25th Hokkaido Music Camp in Sapporo, Japan
by Ryoichi Tamaki
President of the Hokkaido Euphonium and Tuba Association
Tubist of the Sapporo Symphony Orchestra
Edited by Daniel Perantoni
The 25th Sapporo “Music Camp” was held May 3–5, 2009 and hosted by the Hokkaido Euphonium and Tuba Association (H.E.T.A.). Sapporo is the capital of Hokkaido, which is in the northernmost part of Japan. There were 93 tuba and euphonium players gathered from across the country. Any age group from elementary school to college and beyond is eligible to attend. Participants form professional and personal bonds with other participants throughout an intensive three days, spending day and night together. We observed participants who on the first day were anxious but sad to leave on the final day, excited about their craft. Many participants found motivation for their daily practice in the days following, confirming to us the success of the camp.
(L-R): Katsushi Ushiwata, Roger Behrend, Koji Suzuki, Daniel Perantoni, and Ryoichi Tamaki.
Our association was established in 1981 around Chitate Kagawa, former tubist of the Sapporo Symphony Orchestra, with the aim of improving performing technique of tubists and euphonium players, increasing the level of music culture for youth. Our primary activities have been “Music Camp” and the publishing of our journal.
The brightest event in the history of H.E.T.A. was the 1990 International Tuba and Euphonium Conference, held in Sapporo. This was the first time ITEC was held outside of the U.S.A., and we had great success with 510 participants from 14 countries. “Sapporo Mini Camp,” our one-day workshop, is held every winter for students around Sapporo. The current tuba player of Sapporo Symphony Orchestra, Ryoichi Tamaki, now serves as a president of H.E.T.A. since 2007, and Chitate Kagawa is our honorary chairman.
We have invited top artists/teachers from Japan and overseas. This year, Roger Behrend, Daniel Perantoni, Katsushi Ushiwata (associate professor of Iwate University, Japan), Koji Suzuki (tubist of Kyushu Symphony Orchestra, Japan), and Ryoichi Tamaki (tubist of Sapporo Symphony Orchestra) gave lectures. Roger Bobo, Brian Bowman, Velvet Brown, Steven Mead, Samuel Pilafian, Harvey Phillips, and Robert Tucci among others have been guest artists in the past. As it is not common for these artists to hold concerts or lectures in Sapporo, we consider the role our association plays crucial.
Dan Perantoni leading a masterclass
Lectures are broken down to a variety of levels (a beginning class for those who have less than two years of playing experience, solo classes (with piano accompaniment) for primary and intermediary players, an advanced class, and finally an ensemble class. Lectures are based on solo literature which participants receive beforehand. Inconsistent experience of participants makes this level difficult for some. However, learning and reading difficult parts is covered in the lecture. On the 2nd day, the 22nd Harvey Phillips Solo Competition and 10th Brian Bowman Solo Competitions were held. Competitions are divided into divisions of under 15 years old, between 15 and 18 years old, and those 19 years old and older. Every year both Mr. Phillips and Mr. Bowman send us heartwarming words of encouragement.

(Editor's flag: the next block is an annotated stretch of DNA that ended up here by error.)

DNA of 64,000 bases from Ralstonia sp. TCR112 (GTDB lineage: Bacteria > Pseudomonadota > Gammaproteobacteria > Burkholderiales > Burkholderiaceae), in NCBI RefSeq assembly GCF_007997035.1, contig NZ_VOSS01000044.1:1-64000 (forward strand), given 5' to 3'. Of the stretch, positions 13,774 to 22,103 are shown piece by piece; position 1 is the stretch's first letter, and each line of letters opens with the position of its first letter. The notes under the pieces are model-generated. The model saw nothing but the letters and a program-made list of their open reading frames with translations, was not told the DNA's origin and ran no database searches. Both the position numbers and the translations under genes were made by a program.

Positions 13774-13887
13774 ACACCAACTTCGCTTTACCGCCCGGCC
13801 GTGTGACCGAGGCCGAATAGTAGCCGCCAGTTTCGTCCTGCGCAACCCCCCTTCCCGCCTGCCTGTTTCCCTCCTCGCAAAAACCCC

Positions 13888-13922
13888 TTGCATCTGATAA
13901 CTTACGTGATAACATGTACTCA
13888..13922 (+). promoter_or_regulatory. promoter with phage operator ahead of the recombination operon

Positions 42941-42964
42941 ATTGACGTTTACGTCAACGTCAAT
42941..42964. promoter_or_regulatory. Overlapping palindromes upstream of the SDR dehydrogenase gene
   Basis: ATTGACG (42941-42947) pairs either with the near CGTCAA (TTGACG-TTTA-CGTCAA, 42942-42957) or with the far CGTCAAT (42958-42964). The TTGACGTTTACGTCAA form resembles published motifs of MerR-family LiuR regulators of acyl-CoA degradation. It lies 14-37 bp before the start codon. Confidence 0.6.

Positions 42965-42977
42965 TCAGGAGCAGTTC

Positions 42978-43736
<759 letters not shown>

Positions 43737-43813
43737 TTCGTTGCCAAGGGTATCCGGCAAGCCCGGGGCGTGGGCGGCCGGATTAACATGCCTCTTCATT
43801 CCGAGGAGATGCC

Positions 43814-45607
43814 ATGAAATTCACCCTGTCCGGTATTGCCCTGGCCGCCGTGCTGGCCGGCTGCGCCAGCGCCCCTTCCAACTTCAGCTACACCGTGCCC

Also on the schedule is a masterclass for competition participants. As we view this competition as a process of growth throughout the camp, we hold this class before the competition.
Participants and Guest Artists of the Music Camp
Every night, camp is concluded by faculty concerts. This exposes participants to professional grade performances of solos, duets, and trios.
Noteworthy contributions were made by pianists Ruka Ishii, Mio Nagai, and Tomoko Yoshino. Each pianist handled about twenty pieces for classes, recitals, and the competition. Instructors and participants alike gave much applause for their beautiful accompaniment. On the second night of the camp, participants were able to socialize at a party with artists from all over Japan.
CDs, musical scores, instruments etc. were on display during the camp. Participants stopped by the displays and were given a lot of information.
Roger Behrend leading a euphonium masterclass
Administrative duties were carried out by seven volunteers from our association. Needless to say, they dedicated themselves to making arrangements and coped admirably with a variety of problems during the session. Our staff consisted of participants who have attended camp in the past. They poured out their efforts from early morning to late at night. The camp was successful because of their dedication.
The 26th Music Camp will take place in Sapporo from May 2–4, 2010.
Note from Mr. P:
I was honored to be featured at the 25th Music Camp in Sapporo, Japan. I have had the privilege of being involved with this camp from its beginning. This was my sixth time that I have been featured as an artist teacher in Sapporo.
Chitate Kagawa had the dream and vision to form the Hokkaido Music Camp. His purpose was to provide students from all over Japan the opportunity to work with the major artist/teachers throughout the world. Beginning to advanced students get hands on experience with master teachers. I have proudly witnessed the outstanding development of the Japanese tuba and euphonium players’ over these 25 years. I attribute their success to the efforts of people like Chitate Kagawa and these great workshops. It was through Chitate Kagawa’s efforts and his ingenious leadership in association with the Hokkaido Euphonium and Tuba Association that this camp has become the best of its kind. Now his predecessor Ryoichi Tamaki is continuing this wonderful tradition. Bravo!
I am grateful to the Hokkaido Euphonium and Tuba Association for the opportunity to be a part of this wonderful organization. Thank you for your generous hospitality and friendship!